We have officially lived in the new house for a month now!! Whew, how time flies! It didn’t take me very long to settle in and decorate on the inside of the house and I also did a little bit of decorating on the outside. But because of the drought we hadn’t worried about the yard. No mowing, no weeding, no planting, no watering. That is until last week’s rain rolled through Missouri dumping lots of rain and turning the flower bed in front of our bay window into a yucky, weedy mess!
Want to see what I did about it?
Here is what the house looked like on move-in day…..
The other side still looks great though. Here’s move-in day….
See that vine on the mailbox? That is Morning Glory, a super nasty weed that was attempting to choke out the beautiful rose-bush and small pine tree bush in the bed. Its invasive roots were spread throughout the bed which is a major problem that could derail my bulb planting plans if not handled properly. Here’s what this website has to say about this weed, “This weedy vine will twine all over … covering your plants to the point of smothering them. Its success as a weed lies in its thick fleshy roots which travel long distances just under the soil surface. … Since morning-glory is a perennial weed, control lies in removing the root system. Hand weeding can remove large quantities of roots, but any broken pieces are capable of sprouting new growth. Repeated, persistent digging as the new growth sprouts can deplete the food reserves. …” So that’s what I was dealing with……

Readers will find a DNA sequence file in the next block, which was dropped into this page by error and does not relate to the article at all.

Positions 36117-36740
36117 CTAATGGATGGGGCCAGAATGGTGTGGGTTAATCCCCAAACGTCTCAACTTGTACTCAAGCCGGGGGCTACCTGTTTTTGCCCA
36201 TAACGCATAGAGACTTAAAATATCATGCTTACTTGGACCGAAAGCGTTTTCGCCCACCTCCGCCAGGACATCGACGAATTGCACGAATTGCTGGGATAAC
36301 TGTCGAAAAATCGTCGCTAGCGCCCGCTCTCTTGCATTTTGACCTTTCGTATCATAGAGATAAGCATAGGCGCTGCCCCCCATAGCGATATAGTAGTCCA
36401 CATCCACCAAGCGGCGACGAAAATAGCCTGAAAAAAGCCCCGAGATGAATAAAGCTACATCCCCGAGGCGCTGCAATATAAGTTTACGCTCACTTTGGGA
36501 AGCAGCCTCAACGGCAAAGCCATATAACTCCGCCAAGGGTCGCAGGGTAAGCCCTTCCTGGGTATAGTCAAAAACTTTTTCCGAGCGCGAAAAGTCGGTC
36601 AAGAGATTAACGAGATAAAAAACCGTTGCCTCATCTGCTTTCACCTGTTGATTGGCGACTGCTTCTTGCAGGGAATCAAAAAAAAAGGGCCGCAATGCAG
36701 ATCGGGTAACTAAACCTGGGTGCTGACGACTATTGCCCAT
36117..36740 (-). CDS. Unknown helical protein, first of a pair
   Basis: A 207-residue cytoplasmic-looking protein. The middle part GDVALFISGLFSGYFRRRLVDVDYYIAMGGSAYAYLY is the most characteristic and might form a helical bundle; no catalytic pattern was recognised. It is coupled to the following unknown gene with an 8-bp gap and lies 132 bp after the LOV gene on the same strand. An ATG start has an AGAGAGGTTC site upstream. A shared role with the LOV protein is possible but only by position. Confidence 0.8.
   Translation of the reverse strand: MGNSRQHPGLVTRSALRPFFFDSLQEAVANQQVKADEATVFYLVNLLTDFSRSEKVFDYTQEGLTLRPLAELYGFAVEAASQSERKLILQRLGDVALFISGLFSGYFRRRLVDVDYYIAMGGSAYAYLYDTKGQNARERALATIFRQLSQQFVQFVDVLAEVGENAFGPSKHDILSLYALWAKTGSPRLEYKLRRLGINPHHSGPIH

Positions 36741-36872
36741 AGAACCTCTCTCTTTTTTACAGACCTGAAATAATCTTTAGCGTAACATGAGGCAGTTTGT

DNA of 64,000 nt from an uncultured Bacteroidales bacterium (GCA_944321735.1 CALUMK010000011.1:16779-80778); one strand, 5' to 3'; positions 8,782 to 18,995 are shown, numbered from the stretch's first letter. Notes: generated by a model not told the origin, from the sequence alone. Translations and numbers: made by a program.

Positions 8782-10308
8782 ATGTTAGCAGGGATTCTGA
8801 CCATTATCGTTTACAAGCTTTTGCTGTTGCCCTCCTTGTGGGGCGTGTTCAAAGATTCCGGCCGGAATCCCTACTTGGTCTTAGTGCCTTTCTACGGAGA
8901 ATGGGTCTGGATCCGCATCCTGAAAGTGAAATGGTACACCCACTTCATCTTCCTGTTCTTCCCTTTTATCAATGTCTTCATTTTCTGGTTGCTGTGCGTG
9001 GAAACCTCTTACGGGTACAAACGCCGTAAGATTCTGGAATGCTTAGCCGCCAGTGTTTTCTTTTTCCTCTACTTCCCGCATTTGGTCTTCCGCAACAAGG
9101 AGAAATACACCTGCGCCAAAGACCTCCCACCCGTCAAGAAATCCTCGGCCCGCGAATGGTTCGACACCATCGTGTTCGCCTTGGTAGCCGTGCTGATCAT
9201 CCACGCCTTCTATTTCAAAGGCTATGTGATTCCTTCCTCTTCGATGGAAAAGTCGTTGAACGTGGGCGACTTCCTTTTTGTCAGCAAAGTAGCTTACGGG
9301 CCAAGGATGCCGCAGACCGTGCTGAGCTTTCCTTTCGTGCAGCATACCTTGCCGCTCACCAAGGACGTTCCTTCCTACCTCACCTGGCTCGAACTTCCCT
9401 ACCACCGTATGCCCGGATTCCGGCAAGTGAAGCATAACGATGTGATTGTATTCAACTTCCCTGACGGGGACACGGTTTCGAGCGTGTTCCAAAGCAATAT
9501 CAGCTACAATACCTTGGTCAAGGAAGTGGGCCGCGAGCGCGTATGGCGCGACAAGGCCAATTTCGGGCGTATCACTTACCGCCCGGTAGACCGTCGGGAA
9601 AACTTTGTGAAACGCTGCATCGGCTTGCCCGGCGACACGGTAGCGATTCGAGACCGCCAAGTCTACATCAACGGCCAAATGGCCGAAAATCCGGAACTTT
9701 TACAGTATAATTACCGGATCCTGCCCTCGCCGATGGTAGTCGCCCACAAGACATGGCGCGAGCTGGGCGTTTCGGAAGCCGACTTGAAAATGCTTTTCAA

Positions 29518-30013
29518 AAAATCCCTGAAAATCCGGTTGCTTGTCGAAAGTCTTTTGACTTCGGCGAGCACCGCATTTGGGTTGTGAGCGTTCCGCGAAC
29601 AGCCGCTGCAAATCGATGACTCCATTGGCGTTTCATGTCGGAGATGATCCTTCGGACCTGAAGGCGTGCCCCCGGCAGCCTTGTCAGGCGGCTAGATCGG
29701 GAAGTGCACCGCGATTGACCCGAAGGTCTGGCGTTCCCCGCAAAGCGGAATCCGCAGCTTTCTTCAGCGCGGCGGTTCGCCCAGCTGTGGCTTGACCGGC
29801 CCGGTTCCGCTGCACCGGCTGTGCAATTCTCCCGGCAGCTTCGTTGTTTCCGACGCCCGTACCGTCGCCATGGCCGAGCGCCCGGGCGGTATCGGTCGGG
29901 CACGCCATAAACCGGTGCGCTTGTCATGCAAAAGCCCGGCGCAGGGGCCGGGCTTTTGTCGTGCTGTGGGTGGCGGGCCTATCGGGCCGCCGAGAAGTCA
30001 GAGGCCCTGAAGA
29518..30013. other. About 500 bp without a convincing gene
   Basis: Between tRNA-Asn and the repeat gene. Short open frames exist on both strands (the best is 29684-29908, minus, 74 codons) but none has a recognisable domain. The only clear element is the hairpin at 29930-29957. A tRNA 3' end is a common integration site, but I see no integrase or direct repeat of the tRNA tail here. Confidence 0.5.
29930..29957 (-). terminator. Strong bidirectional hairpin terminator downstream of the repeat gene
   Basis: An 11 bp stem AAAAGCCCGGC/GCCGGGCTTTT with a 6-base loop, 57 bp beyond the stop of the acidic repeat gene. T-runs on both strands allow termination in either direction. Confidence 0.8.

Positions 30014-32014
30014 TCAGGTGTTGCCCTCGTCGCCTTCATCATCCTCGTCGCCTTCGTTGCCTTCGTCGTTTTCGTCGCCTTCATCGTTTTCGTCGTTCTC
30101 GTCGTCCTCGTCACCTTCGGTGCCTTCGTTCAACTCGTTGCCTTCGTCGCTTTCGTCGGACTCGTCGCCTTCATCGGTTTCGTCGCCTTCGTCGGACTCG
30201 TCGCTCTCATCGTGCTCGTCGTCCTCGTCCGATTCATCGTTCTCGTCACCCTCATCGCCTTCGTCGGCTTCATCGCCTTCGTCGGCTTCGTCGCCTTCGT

Tips for weeding:
- Pull early in the morning or evening when the ground is damp. Better yet, pull after it has rained like I did. Or water then pull weeds after the water has seeped into the ground.
- Pull as close to the roots as possible. If you don’t pull the roots your weeds will simply grow back.
- For weeds with invasive root systems (similar to what I was dealing with) use a trowel or shovel to dig out the roots.
- For weeds like dandelions that don’t have a complex root system apply pressure a the base of the weed and pull straight up.
- Pour boiling water over nasty weeds. It is inexpensive and effective. The heat will kill weed growth by scalding the plant.
- Garden tools such as hoes, trowels, and shovels are very useful.
- Wear gloves and eyewear for safety.
- Do your best. You can’t get them all!
This process was DIRTY!! So, I do not have any other during pictures except for my bin full of weeds. Now that’s a happy sight! I emptied this thing in the back corner of our yard 4 times!
See that rose-bush in the picture above. I only managed to get myself pricked once! Success! Once I had pulled or dug up all of my weeds, I decided to try the boiling water technique I mentioned above on a few weeds stuck between the rocks. I used my watering can to distribute the water so I wouldn’t burn myself. I also used pot holders to hold the watering can. I’m pretty sure the neighbors think that I’m crazy.
Want to see if my hard work paid off?
So happy with the outcome! My big plan is to plant some bulbs this fall. The bones of a beautiful garden are there and with a little hard work and elbow grease I will be excitedly awaiting some colorful spring flowers!